A pilot pressure chamber 20 is disposed below the diaphragm valve 13, within the lower housing 17. The diaphragm valve 13 and reinforcing disk 14 are provided with a plurality of screened orifices 15, 16 which allow the passage of fluid from the inlet 11 to the pilot pressure chamber 20, as is known in the prior art.

A cushion body 22 is disposed in the pilot pressure chamber 20. The cushion body 22 is fabricated from a soft rubber, such as a silicone sponge. The presence of the cushion body 22 and the pilot pressure chamber 20 effects a gradually varying change of pressure within the pilot pressure chamber 20. In other words, the cushion body 22 prevents rapid pressure changes in the pilot pressure chamber 20, and thereby reduces the opening and closing velocity of the diaphragm valve 13. The cushion body 22, therefore, prevents the undesirable water hammer effect from occurring in the subject invention.

A pilot valve 24 is fixedly attached to a downwardly extending stem 23. The pilot valve 24 is disposed to engage a pilot valve seat 21 which protrudes inwardly into the pilot pressure chamber 20. The stem 23 extends downwardly to a lever 26. The lever 26 is pivotally supported by a pivot 25. A spring 27 is attached to one end 26a of the lever 26 for forcing the pilot valve 24 to move out of engagement with the pilot valve seat 21. A circular protrude 28 is disposed along the outer perimeter of the lower housing 17. An outer tube 30b includes a groove 29 shaped along its inner periphery and adapted to snap-fit together with the circular protrude 28 of the lower housing 17. The outer tube 30a is provided with a plurality of holes 31. Another outer tube, 30b, extends downwardly from the outer tube 30a. The two outer tubes 30a, 30b are snap-fitted together. An actuating diaphragm 32 is supported between the two outer tubes 30a, 30b, at their place of connection. An annular end 32a of the actuating diaphragm 32 maintains a seal between the outer tubes 30a, 30b. A reinforcing disk 33 is fixedly attached to the actuating diaphragm 32 for transmitting force to one end of the lever 26. A flexible pipe 34 extends outwardly from the tube 30b and is capable of controlling the water level by lengthening or shortening the end of the flexible pipe 34.

The movement of the diaphragm valve 13 between the open state, as shown in FIG. 1b, and the closed state, as shown in FIG. 1a, will be described presently. As the water level, represented at 36, moves downwardly with the use of water, the air pressure, represented at 35, which is limited by the water level 36 and the actuating diaphragm 32, will be reduced. Accordingly, the pressure acting on the bottom of the actuating diaphragm 32 will be reduced. This causes the reinforcing disk 33 to move away from the lever 26, allowing the force of the spring 27 to rotate the lever 26 about the pivot 25. This causes the stem 23 to urge the pilot valve 24 upwardly, thereby disengaging the pilot valve 24 from the pilot valve seat 21.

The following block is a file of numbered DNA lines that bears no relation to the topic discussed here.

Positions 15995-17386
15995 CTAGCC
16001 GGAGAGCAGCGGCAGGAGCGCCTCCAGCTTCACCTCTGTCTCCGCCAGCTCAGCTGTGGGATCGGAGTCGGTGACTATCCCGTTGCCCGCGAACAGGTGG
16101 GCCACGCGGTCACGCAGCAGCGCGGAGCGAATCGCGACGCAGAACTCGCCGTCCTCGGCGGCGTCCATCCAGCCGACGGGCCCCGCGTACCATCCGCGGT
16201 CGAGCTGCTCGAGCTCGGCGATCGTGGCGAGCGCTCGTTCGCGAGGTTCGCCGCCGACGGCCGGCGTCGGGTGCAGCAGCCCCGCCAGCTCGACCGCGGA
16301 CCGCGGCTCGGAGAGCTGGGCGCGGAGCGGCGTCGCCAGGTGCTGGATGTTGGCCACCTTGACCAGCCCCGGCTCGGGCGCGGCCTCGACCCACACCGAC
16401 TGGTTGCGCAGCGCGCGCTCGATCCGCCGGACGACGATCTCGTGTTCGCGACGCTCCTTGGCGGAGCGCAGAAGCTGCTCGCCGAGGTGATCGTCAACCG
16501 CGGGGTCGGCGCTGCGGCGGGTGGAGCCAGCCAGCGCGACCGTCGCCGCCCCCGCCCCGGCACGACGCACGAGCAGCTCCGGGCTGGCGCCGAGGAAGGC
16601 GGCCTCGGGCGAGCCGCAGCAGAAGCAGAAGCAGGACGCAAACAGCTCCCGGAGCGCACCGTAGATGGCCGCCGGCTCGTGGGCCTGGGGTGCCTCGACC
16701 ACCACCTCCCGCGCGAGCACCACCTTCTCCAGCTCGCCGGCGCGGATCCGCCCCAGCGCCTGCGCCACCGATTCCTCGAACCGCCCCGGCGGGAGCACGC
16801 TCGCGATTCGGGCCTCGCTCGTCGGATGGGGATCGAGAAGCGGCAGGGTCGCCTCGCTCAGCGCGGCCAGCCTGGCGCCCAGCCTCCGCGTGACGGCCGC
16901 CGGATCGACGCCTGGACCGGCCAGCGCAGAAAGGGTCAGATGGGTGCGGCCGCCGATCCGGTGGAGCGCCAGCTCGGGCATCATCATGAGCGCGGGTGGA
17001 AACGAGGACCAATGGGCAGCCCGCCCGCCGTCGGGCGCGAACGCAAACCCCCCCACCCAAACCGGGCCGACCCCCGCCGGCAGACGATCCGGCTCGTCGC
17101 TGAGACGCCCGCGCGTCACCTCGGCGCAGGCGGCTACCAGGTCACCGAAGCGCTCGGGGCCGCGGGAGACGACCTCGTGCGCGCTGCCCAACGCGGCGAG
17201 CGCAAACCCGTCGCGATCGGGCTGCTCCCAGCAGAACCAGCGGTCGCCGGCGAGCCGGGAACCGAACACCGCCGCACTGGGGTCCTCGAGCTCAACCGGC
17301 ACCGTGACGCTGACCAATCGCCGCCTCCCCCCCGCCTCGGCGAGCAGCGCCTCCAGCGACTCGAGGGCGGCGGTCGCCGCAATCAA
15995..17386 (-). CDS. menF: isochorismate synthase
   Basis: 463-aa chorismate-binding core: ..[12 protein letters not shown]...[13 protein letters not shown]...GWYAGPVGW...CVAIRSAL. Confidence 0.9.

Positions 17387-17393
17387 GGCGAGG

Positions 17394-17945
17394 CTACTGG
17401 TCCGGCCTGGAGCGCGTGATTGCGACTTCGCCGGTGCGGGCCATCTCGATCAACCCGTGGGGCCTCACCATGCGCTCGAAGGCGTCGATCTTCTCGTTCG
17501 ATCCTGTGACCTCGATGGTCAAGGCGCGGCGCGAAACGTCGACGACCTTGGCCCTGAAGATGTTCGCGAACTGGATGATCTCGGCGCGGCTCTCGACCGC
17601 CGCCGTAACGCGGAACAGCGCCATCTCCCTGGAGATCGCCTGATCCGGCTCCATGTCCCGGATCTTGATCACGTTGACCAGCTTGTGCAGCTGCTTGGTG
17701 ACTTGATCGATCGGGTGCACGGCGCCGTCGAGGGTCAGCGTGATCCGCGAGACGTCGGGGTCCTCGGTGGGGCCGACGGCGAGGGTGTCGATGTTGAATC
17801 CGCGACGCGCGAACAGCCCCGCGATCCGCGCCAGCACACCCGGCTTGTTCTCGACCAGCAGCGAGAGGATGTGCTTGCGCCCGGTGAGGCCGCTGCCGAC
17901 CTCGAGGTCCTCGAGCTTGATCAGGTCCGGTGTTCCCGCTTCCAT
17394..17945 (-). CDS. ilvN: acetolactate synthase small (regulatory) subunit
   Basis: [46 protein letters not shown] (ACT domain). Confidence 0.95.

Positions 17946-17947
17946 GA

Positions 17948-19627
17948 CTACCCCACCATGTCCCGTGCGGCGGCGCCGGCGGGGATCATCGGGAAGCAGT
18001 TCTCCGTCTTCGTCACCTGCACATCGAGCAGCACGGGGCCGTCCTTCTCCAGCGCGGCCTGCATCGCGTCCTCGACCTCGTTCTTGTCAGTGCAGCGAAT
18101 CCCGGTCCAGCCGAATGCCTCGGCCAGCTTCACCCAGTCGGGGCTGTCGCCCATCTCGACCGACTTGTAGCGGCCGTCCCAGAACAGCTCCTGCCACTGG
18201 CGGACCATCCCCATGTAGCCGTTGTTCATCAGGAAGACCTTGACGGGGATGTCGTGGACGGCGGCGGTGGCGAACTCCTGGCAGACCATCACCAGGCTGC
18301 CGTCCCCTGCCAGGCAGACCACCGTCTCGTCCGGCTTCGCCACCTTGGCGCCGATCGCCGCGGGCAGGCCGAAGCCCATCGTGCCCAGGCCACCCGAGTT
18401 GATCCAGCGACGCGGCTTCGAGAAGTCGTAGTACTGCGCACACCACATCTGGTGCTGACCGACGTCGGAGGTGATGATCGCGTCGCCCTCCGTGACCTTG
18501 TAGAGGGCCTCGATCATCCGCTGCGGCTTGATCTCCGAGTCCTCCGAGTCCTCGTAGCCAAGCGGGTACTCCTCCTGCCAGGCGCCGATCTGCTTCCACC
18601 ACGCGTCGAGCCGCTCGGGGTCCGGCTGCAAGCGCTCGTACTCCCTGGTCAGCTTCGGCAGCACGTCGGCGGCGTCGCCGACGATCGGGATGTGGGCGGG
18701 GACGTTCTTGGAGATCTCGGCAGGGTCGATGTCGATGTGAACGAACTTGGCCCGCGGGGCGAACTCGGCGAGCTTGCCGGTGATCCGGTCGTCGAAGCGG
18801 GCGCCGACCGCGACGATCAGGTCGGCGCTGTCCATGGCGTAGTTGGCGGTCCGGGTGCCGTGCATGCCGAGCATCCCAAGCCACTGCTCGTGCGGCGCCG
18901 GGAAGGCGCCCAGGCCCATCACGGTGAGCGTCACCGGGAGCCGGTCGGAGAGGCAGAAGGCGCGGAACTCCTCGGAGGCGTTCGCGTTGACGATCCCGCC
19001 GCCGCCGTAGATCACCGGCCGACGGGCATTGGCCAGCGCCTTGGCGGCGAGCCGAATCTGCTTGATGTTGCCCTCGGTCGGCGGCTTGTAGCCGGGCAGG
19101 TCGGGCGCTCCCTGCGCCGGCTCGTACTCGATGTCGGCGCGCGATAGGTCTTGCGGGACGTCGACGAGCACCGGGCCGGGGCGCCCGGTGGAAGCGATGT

This, in turn, allows the water disposed in the pilot pressure chamber 20 to flow out through the pilot orifice 21a and thereby causes a reduction of the pressure in the chamber 20. As a result, the force of water in the inlet 11, acting upon the diaphragm valve 13, forces the diaphragm 13 to depress and then move into the opened state, thereby allowing water to pass through to the outlet 12 and ultimately to the water reservoir.

As water flows through the water supplying inlet 1, the hydraulic pressure of the water causes the sliding sleeve 7 to move downwardly, against the biasing of the spring 10, thereby shifting the orientation of the control holes 4, 6 slightly to produce a constant, maintained water flow. As the water level in the water reservoir rises, the water level 36 likewise rises. This causes the air pressure 35 to increase against the bottom of the actuating diaphragm 32. increased air pressure 35, the actuating diaphragm 32 moves upwardly until the reinforcing disk 33 engages the lever 26.

On the opposite side of the actuating diaphragm 32, air disposed in the atmosphere chamber 35a is allowed to flow outwardly through the holes 31. The upward movement of the actuating diaphragm 32 and reinforcing disk 33 engages the lever 26 and overcomes the spring force of the spring 37. This causes the pilot valve 24 to engage and seal against the pilot valve seat 21.

Nevertheless, the water which continues to flow from the inlet 11 to the outlet 12 continues to enter the pilot pressure chamber 20 through the water orifices 15, 16. Because the pilot valve 34 is shut, the water flowing into the pilot pressure chamber 20 collects and begins urging the diaphragm valve 13 toward the seat 12a. However, because the cushion body 22 is disposed in the pilot pressure chamber 20, the hydraulic pressure in the chamber 20 will gradually increase. If an even more gradual increase in the pressure in the pilot pressure chamber 20 is desired, an even larger cushion body 22 may be provided. Accordingly, the diaphragm valve 13 gradually moves toward the seat 12a as water enters the pilot pressure chamber 20, and thereby gradually shuts off the water flow between the inlet 11 and the outlet 12, and positively prevents the water hammer phenomena.

At this time, there is a difference in the effect of operation between the enlarged pilot pressure chamber 20, and the enlarged pilot pressure chamber 20 having the cushion body 22.